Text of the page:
Banks Have the Capital to Buy Fintech Startups — Will They?

Banks are entering what could well be a Golden Age — deregulation, rising interest rates, and a bevy of fintech startups eager to hop into bed with them.

Will they take advantage of this fintech opportunity?

“Banks now have the capital to put to work and invest in growth after a long period of cost-cutting,” Alvi Abuaf, SVP and head of financial services consulting at Capgemini, told Bank Innovation. “They can now use the capital to fuel growth.”

Capgemini–a global tech consultancy–advises banks in the area of innovation strategy and digital transformation. Abuaf said the company is looking forward to the era of growth, which should of course lead to growth for Capgemini and companies that serve banks as well. “We’ll see all forms of that drive toward growth, and acquiring fintechs is one example.”

But acquiring a company with a nifty technology is just the start.

“Acquiring a fintech doesn’t solve a bank’s problems,” Abuaf said. “It may even eliminate differentiation and innovation on the part of the fintech.” A better plan than swallowing fintechs whole, might be to acquire them and leave them outside, and incorporate capabilities inside the bank walls where appropriate, Abuaf said.

Fintechs do many things well — Abuaf noted that some have proven their services can delight customers, but banks have capabilities fintech companies need as well, such as the rock-solid ability to protect customer data. “Banks that invest in fintech tend to do so at the 10% to 15% level, not to exceed 19%, so they don’t have to consolidate,” Abuaf said.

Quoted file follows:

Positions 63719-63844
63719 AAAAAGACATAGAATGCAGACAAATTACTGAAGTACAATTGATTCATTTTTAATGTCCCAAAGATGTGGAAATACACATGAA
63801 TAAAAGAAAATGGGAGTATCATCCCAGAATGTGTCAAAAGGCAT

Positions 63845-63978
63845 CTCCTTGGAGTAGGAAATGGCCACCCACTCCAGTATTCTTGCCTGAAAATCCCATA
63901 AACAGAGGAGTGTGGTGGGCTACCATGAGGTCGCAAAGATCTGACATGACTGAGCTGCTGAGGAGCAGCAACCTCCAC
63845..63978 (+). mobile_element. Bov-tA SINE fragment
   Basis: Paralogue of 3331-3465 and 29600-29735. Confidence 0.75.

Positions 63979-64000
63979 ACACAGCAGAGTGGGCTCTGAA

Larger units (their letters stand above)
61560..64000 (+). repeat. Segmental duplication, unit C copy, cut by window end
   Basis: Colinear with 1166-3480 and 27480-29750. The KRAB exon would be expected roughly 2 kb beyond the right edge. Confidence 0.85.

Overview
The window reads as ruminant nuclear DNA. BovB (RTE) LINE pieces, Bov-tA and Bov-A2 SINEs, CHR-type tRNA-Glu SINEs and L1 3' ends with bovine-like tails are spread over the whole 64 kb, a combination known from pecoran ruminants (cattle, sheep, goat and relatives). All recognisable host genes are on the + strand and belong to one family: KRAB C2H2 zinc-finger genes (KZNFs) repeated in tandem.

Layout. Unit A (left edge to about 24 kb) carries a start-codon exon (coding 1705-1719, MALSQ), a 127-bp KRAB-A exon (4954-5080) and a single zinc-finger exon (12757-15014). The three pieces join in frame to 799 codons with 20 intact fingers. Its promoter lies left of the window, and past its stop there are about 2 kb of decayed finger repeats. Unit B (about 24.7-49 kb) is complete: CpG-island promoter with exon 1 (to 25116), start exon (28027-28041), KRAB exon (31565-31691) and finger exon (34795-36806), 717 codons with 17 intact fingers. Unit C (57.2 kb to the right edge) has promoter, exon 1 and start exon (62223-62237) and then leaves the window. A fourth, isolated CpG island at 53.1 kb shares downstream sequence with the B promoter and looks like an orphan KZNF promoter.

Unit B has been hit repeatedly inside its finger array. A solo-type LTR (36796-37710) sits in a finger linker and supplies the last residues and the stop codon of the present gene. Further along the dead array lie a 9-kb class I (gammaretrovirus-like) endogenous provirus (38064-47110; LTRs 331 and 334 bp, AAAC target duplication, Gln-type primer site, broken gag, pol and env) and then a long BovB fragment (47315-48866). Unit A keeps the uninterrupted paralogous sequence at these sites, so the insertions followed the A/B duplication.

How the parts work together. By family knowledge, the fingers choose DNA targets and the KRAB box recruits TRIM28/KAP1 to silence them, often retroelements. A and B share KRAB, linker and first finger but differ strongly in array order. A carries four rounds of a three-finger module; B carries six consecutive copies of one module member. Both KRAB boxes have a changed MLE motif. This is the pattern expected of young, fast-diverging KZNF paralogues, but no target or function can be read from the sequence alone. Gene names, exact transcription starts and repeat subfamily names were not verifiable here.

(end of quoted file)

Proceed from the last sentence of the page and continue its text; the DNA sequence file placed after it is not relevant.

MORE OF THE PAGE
Mike Dudas, co-founder of deep-linking tool for apps Button, discussed how Chase, which recently acquired the mobile payments service MCX, might also be in the market for LevelUp. (The “you guys” in his tweet refers to PayPal.)

Abuaf said that all banks today are looking at AI and increased automation in the backoffice, as well as API use and opening services to fintech companies or other industries, and, of course, blockchain.

“Blockchain, like no other technology, has the ability to to revolutionize banking,” Abuaf said, but added this was still a ways off. “We will see the payoff in all the work being done today in three to five years,” he predicted.

So, the future is bright for banks, Abuaf said, and fintech companies should take hear in that, because that is where their future lies.

“They are symbiotic, as long as they can figure out how to work together without negatively affecting each others’ capabilities,” Abuaf said.

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Philip Ryan is Senior Editor of Bank Innovation and Senior Director of INV Fintech. He began covering financial services in 2012 and has more than 15 years' experience in online journalism, which makes him quite old. He can be reached at pryan@royalmedia.com.

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